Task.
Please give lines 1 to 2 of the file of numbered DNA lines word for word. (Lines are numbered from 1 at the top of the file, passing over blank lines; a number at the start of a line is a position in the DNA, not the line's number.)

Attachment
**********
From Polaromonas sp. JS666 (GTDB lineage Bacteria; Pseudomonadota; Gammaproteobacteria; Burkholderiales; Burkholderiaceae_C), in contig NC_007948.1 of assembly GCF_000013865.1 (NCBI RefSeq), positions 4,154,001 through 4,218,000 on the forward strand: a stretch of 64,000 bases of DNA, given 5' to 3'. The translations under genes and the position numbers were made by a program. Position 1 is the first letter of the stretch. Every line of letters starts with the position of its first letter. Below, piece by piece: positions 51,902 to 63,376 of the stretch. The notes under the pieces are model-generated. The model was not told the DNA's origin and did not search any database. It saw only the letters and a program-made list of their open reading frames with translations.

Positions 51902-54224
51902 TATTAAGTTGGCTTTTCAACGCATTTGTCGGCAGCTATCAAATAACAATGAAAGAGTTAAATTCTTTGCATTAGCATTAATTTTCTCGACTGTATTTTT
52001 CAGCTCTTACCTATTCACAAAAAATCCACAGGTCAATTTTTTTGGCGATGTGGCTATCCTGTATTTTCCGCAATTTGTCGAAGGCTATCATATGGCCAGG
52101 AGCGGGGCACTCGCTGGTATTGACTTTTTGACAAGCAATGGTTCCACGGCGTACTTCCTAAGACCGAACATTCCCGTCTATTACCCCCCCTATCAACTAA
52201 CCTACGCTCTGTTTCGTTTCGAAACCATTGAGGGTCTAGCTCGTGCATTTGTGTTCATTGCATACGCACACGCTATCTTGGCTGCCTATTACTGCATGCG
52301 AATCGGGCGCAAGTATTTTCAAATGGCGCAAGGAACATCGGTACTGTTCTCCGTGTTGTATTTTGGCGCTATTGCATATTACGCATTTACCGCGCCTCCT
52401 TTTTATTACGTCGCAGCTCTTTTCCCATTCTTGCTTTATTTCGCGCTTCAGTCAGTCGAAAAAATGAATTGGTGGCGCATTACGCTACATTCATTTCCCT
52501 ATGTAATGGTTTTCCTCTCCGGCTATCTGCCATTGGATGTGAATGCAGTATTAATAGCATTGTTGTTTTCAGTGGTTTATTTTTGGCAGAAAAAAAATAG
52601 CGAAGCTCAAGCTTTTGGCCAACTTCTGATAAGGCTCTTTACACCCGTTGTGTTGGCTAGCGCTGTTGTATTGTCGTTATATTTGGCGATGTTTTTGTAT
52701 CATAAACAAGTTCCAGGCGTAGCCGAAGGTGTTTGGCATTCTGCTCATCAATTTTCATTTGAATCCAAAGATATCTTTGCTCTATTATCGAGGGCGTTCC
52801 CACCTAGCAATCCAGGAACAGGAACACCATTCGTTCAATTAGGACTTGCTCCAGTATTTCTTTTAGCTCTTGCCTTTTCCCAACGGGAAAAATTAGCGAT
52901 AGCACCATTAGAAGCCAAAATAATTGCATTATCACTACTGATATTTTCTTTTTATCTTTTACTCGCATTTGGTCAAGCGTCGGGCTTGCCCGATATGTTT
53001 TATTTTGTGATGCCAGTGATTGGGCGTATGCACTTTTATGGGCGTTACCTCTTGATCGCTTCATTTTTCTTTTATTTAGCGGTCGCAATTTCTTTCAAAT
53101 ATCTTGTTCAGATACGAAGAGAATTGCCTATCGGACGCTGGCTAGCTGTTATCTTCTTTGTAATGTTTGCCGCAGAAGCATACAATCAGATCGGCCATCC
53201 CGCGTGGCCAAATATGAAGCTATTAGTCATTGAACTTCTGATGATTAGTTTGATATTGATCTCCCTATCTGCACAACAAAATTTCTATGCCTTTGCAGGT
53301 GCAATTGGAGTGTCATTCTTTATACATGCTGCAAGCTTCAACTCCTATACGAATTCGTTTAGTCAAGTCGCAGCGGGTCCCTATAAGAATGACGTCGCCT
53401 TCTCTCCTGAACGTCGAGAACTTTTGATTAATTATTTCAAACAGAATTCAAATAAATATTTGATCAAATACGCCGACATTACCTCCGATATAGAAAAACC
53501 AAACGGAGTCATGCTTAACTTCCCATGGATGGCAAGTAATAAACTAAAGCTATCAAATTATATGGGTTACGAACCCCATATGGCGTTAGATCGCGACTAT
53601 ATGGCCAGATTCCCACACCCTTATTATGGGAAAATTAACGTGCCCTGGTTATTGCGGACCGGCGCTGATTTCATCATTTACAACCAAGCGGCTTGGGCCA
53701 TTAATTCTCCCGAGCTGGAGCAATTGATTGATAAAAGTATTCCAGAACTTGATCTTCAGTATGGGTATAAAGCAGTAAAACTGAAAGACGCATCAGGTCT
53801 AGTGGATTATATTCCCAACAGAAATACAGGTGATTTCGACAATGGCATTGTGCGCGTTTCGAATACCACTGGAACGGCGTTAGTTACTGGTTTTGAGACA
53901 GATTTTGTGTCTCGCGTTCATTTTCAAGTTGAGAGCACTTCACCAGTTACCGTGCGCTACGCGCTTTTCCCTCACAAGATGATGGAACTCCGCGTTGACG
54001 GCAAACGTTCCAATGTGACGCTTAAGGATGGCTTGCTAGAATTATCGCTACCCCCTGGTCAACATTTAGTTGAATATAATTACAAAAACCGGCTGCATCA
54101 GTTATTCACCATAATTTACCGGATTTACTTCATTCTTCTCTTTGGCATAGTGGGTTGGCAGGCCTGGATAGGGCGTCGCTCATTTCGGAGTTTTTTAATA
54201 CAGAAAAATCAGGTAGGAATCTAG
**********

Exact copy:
From Polaromonas sp. JS666 (GTDB lineage Bacteria; Pseudomonadota; Gammaproteobacteria; Burkholderiales; Burkholderiaceae_C), in contig NC_007948.1 of assembly GCF_000013865.1 (NCBI RefSeq), positions 4,154,001 through 4,218,000 on the forward strand: a stretch of 64,000 bases of DNA, given 5' to 3'. The translations under genes and the position numbers were made by a program. Position 1 is the first letter of the stretch. Every line of letters starts with the position of its first letter. Below, piece by piece: positions 51,902 to 63,376 of the stretch. The notes under the pieces are model-generated. The model was not told the DNA's origin and did not search any database. It saw only the letters and a program-made list of their open reading frames with translations.

Positions 51902-54224